About this paper

Appears in:
Pages: 5353-5362
Publication year: 2013
ISBN: 978-84-616-2661-8
ISSN: 2340-1079

Conference name: 7th International Technology, Education and Development Conference
Dates: 4-5 March, 2013
Location: Valencia, Spain


M. Genís, T. Martín de Lama, B. López Medina

Universidad Antonio de Nebrija (SPAIN)
The innovative use of synchronous and asynchronous tools in blended learning offer the students vast opportunities to practice communicative skills along with content in a collaborative way. This methodology comprises an e-platform in the university virtual campus which includes spaces such as document uploading, fora, blogs, instant messenger, group work boxes, task boxes, as well as video-conference access and sessions recordings, which along with face-to face classes (on-campus) allow communication between teachers and students, and students among themselves. Besides, the use of a blended-learning methodology reinforces the students ICT skills and prepares them to use this methodology in their future professional life.
The Master´s Degree in Bilingual Education at Nebrija University has shown that the combination of on-line classes with on-campus sessions is beneficial for both teachers and students, as it builds a strong sense of belonging to an advanced educational community, helping to reduce dropouts, often 20% higher in distance education, and to improve the students’ interpersonal, intercultural and social competences. McMillan & Chavis (1986:9) gave a clear definition of community, declaring that it is a feeling “that members matter to one another and to the group, and a shared faith that members' needs will be met through their commitment to be together". As students collaborate, they establish relationships based on trust and opportunities to get to know each other and maintain group cohesion.
The first survey into the benefits of blended learning carried out at Nebrija University last year, confirmed that the blending of on-line and on-campus classes together with the students´ guidance through the Virtual campus were considered as very useful tools to improve language competence and content learning. We are now preparing a study that will try to confirm or refute our assumption that the key factor for the success of any kind of blended methodology is the sense of community and the commitment of the group to a common educational purpose.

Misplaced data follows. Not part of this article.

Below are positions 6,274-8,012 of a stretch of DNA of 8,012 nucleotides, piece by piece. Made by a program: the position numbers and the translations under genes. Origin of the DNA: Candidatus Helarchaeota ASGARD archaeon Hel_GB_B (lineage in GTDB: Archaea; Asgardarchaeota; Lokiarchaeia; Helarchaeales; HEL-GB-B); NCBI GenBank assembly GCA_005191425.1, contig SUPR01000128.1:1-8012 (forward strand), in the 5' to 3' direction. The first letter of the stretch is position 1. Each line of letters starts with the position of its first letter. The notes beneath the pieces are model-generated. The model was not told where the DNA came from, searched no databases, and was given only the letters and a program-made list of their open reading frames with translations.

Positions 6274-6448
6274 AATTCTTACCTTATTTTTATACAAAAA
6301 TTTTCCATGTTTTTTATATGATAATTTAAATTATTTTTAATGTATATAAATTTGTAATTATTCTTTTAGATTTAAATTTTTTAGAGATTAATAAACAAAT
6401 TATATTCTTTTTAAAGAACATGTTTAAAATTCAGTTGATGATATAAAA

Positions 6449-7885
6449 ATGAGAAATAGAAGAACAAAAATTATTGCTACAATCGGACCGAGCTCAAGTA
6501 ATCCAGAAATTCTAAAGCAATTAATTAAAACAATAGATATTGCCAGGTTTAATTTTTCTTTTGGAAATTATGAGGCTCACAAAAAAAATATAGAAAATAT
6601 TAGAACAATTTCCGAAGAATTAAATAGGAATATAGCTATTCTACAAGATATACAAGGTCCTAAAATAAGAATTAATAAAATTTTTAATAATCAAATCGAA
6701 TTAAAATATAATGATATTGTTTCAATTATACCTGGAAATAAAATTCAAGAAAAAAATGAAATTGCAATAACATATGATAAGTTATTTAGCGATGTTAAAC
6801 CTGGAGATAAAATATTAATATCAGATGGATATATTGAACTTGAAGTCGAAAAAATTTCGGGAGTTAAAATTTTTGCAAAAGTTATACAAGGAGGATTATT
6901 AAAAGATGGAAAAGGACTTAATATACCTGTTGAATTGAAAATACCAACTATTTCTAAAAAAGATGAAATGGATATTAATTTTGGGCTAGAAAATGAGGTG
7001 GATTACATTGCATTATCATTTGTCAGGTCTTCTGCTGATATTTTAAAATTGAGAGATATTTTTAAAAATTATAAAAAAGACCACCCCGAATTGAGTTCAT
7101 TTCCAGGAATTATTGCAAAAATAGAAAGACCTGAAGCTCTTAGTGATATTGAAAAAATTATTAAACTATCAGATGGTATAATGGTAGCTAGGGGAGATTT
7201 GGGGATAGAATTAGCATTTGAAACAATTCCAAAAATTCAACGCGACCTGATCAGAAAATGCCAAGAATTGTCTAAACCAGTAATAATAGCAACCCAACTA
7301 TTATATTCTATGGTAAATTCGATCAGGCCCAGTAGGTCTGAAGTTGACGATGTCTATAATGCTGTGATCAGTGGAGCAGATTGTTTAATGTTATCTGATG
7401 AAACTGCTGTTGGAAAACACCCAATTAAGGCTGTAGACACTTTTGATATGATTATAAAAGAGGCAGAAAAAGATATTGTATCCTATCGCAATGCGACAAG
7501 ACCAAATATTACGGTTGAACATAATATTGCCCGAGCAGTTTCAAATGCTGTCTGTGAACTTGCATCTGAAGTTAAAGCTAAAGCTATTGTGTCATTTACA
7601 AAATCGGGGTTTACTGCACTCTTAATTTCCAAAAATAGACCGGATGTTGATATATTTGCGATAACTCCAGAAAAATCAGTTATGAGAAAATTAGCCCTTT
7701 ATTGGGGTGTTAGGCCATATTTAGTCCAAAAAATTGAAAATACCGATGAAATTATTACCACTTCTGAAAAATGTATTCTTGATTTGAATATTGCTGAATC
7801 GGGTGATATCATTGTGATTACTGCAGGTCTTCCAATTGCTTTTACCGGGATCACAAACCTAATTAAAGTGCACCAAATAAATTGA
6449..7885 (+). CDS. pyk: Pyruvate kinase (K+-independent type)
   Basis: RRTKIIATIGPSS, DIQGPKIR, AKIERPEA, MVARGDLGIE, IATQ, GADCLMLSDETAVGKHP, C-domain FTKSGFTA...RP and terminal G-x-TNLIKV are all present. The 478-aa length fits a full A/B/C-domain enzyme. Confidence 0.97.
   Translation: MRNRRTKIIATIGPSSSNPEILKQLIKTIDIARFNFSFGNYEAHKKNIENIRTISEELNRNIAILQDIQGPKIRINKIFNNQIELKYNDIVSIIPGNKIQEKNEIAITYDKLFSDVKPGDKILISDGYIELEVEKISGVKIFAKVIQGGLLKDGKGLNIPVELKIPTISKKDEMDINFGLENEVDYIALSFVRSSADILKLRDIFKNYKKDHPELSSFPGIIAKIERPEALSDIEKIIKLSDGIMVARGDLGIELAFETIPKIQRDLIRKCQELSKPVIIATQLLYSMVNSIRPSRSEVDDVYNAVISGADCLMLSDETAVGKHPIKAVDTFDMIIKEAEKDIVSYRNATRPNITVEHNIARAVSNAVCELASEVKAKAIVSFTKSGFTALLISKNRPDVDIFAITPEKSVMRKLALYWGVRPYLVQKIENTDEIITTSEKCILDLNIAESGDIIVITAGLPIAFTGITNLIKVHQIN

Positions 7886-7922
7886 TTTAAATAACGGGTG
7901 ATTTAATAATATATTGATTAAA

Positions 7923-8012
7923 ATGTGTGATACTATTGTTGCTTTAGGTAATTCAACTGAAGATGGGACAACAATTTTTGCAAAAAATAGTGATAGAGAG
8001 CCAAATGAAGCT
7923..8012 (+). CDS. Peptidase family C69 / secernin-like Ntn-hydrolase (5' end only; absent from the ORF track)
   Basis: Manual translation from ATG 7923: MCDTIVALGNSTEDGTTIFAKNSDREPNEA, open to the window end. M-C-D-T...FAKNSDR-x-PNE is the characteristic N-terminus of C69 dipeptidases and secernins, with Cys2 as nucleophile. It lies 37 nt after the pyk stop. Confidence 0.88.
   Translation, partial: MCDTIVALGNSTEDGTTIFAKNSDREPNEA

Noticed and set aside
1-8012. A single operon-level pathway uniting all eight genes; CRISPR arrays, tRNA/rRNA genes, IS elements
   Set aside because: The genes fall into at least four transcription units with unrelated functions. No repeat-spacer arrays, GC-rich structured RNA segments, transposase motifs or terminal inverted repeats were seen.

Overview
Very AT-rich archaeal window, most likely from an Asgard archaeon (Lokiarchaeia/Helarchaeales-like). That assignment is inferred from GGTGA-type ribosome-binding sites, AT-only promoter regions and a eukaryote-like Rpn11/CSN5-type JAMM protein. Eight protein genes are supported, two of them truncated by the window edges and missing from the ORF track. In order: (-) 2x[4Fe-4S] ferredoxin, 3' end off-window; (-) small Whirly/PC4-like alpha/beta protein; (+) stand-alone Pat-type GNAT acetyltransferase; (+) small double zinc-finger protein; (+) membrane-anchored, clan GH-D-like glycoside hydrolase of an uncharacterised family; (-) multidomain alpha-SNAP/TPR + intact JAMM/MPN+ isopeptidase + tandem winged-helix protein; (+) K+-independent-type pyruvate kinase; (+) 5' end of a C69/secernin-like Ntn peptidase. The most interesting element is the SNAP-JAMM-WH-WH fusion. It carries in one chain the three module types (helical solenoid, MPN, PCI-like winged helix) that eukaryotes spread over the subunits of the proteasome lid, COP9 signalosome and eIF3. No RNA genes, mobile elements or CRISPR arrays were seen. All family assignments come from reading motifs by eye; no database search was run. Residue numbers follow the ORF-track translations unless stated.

Our presentation will report the initial results of our experience and explore the implications of these findings for future studies.

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Palloff, R. M., & Pratt, K. (1999). Building Learning Communities in Cyberspace. San Francisco: Jossey-Bass.
Schwier, R. A. (2001). Virtual Learning Communities. In G. Anglin (Ed.), Issues in Educational Technology.
Wenger, E. (1998). Communities of practice: Learning, meaning, and identity. Cambridge, U.K.: Cambridge University Press.
author = {Gen{\'{i}}s, M. and Mart{\'{i}}n de Lama, T. and L{\'{o}}pez Medina, B.},
series = {7th International Technology, Education and Development Conference},
booktitle = {INTED2013 Proceedings},
isbn = {978-84-616-2661-8},
issn = {2340-1079},
publisher = {IATED},
location = {Valencia, Spain},
month = {4-5 March, 2013},
year = {2013},
pages = {5353-5362}}
AU - M. Genís AU - T. Martín de Lama AU - B. López Medina
SN - 978-84-616-2661-8/2340-1079
PY - 2013
Y1 - 4-5 March, 2013
CI - Valencia, Spain
JO - 7th International Technology, Education and Development Conference
JA - INTED2013 Proceedings
SP - 5353
EP - 5362
ER -
M. Genís, T. Martín de Lama, B. López Medina (2013) REDUCING DROPOUTS: BLENDED LEARNING AND COMMUNITY FEELING, INTED2013 Proceedings, pp. 5353-5362.